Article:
"Influenced by the work of Wenceslas Hollar, Loggan's meticulously detailed views were the first accurate representation of all the buildings and gardens of the university, and they have been an invaluable quarry for historians, antiquaries, and topographers ever since."(1)Loggan returned to London, after 'Oxonia Illustrata' was released, and let rooms to wealthy patrons. He also produced views of Cambridge University colleges, buildings and grounds and the resulting publication, 'Cantabrigia Illustrata', was published in 1690. Later, as his portrait-sketching business was in decline, Loggan tried to take up the new fashion of mezzotint engraving, but apparently he suffered from an eyesight problem and he ultimately died in debt, and with few possessions, in 1692.
- 'Oxonia Illustrata' is available online at:  Rare Book Room, in full and in Latin from the 1675 original (I think), at modest resolution; and at  Folger Shakespeare Library, in part and in English, copied [~1700?] as smaller illustrations from Loggan's originals and which are available in a very high resolution viewing format.
- The biographical summary above relies very heavily on the Oxford Dictionary of National Biography entry(1) for David Loggan, written by Geoffry Tyack^ of Oxford's Kellogg College [via].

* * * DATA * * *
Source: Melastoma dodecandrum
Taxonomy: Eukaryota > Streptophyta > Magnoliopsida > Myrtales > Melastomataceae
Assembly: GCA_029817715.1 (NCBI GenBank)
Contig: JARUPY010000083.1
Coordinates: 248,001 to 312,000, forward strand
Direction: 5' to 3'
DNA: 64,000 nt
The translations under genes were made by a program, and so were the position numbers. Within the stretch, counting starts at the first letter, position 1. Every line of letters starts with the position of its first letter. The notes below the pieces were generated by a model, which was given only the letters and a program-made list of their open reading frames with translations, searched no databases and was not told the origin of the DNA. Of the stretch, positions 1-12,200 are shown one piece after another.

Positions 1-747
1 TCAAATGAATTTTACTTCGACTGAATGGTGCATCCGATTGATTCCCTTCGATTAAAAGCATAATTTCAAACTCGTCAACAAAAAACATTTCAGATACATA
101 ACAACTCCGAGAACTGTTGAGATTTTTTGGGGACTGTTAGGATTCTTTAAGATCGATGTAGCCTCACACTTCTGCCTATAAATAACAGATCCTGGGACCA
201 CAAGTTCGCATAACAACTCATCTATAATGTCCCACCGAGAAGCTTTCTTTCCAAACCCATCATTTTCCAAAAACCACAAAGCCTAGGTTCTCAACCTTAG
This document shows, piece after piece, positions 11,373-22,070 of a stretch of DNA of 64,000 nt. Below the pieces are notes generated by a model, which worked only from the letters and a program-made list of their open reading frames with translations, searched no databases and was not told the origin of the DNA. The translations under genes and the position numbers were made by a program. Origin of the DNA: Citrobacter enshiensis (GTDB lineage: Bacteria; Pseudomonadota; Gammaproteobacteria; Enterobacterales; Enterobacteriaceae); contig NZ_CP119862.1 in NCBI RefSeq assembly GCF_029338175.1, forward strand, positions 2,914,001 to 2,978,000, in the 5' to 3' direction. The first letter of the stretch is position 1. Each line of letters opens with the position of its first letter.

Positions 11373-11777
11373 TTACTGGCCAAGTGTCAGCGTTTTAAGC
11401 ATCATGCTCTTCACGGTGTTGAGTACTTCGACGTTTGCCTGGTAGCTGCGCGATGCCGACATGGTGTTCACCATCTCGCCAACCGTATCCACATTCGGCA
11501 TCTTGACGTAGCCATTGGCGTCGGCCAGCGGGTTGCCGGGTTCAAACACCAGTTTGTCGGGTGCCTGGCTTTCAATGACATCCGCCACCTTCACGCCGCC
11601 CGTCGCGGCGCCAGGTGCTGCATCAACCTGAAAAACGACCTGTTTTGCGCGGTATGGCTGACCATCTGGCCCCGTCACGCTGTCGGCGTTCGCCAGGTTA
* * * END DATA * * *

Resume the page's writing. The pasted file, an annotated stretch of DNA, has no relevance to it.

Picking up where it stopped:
- The National Portrait Gallery entry for David Loggan includes a small biography and a number of his portraits.
- Sanders of Oxford has over 100 illustrations of or by David Loggan.
- Virtual Tour of Oxford.
- An April 2014 OUP blog post: *New perspectives on the history of publishing* features a 30min podcast interview with book historian, Ian Gadd, about the history of the Oxford University Press.
- 'The History of Oxford University Press: Three-volume set' Edited by Ian Gadd, Simon Elliot and W Roger Louis, 2014.
- David Loggan at Wikipedia.
- Sotheby's / Christie's / Heatons.
- Thanks to Karla, John & Sarah.
- This is a placeholder for a future link to a full digital copy of 'Oxonia Illustrata' that I hope appears one day online at the Oxford Digital Library site, where it belongs.
- This post first appeared on the BibliOdyssey website.